By Ann Loomis
As Interest Area Consultant in Education, I was in charge of organizing the Education Symposium in Toronto. Titled “The Power of Show, Don’t Tell,” the symposium focused on demonstrating (showing) concepts rather than simply presenting (telling) them. In order to practice what we preach, Carol Shumate and I spent the morning engaging symposium participants and interacting with them. A lively discussion ensued about how psychological type is left out of the Learning Pyramid and how we can bring type in.
Intuitive Thinking type teachers, for instance, often prefer lecturing. Meanwhile, some of their students may day-dream or doze while the NT teacher relates primarily to NT students. Intuitive Feeling type English teachers may prefer to read poetry or literature aloud to their students and to assign their favorite reading material, thereby losing the sensing types who are hungry for more hands-on learning. Sensing type teachers tend to prefer visual aids and may rely on transparencies or Power Point to convey their material, without giving students much opportunity to experiment with or discuss the principles.
All teachers can reach a new dimension of performance by going deeper into the Learning Pyramid. At the heart of the Pyramid is “demonstration,” that is, illustrating a concept by modeling, role playing, or working through a process with students, as in writing paragraphs or doing math problems. Along with demonstrating the concept, teachers can divide their students into small discussion groups or have them practice by doing. Students are then ready for “teaching others,” the strategy providing the highest retention rate on the Learning Pyramid.
It is well known in the type community that Sensing Perceiving students are the ones most likely to be left behind in education. These students usually learn best by interacting in small discussion groups, practicing the material, and teaching others. However, these strategies may not be preferred by teachers who believe they will lose control of the classroom when they hand it over to the students. The take-home lesson from the Learning Pyramid is that teachers can be more effective when they not only teach from their preferences but also reach from their nonpreferences. In this way, they will be more likely to reach all types of students.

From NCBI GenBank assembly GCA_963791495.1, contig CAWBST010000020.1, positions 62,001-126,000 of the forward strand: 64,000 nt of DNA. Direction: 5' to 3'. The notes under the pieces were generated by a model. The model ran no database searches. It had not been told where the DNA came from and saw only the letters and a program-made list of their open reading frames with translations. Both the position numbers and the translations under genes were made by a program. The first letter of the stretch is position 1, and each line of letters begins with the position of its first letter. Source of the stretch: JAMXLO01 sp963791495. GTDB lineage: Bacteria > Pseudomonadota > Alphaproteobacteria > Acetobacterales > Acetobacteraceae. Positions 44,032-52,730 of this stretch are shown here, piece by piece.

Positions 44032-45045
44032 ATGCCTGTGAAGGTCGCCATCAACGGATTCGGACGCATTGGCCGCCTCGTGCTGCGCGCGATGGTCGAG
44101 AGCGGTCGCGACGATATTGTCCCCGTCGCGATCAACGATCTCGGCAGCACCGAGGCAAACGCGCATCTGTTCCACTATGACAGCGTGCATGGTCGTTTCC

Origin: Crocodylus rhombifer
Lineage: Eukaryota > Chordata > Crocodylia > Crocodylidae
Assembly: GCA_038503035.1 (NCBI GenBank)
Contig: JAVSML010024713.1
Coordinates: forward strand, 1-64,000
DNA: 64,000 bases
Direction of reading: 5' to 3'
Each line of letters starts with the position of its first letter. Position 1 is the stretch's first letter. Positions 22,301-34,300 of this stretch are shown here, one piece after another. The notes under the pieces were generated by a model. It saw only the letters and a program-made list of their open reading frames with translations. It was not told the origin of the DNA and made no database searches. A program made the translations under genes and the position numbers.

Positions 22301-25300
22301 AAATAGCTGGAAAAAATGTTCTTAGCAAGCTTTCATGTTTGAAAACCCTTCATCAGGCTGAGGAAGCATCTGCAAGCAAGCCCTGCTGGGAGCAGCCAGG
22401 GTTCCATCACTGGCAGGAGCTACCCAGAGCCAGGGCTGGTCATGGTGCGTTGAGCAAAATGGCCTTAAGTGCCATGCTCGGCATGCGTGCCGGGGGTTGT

In the afternoon, Elizabeth Murphy and Len Tallevi further demonstrated how to reach different types of students. As co-directors of the Lighthouse Project, they have had years of experience using type in the classroom--Tallevi in Scarsdale, New York, and Murphy in Fort Worth, Texas. Len Tallevi demonstrated how to engage all types in a social studies lesson by including questions that appeal to the cognitive functions. His journaling topics and suggestions also include all the cognitive functions and have the added appeal of connecting the students’ personal lives to what they are studying.
Elizabeth Murphy, co-author of the Murphy-Meisgeier Type Indicator for Children (the MMTIC), demonstrated how we can be more sensitive to the different types through the use of language. For example, by simply changing the word “design” to “make” or “build,” teachers can go a long way towards engaging sensing types, who may be left behind by intuitive teachers. Murphy also introduced a picture exercise, thereby bringing in the image-making right brain hemisphere. The right brain is often left behind when teachers focus too much on the verbal left brain hemisphere.
Participants spent the last part of the symposium designing (making) their own lesson plan in small groups. In order to demonstrate this assignment, we, the presenters, modeled two lesson plans--one on social studies and one on poetry. We asked participants to place particular emphasis on the Learning Pyramid strategies that offer the highest retention rates and to include all the cognitive functions with sensitivity to the use of language. Each group would then model the lesson plan for feedback.
Frankly, the participants had a tough time with this final exercise, perhaps because it was the end of the day and perhaps because it is not so easy to put ideas into practice. However, everyone seemed to appreciate our “demonstration” approach to the symposium and left with a strong grasp of the power of “Show, don’t Tell.”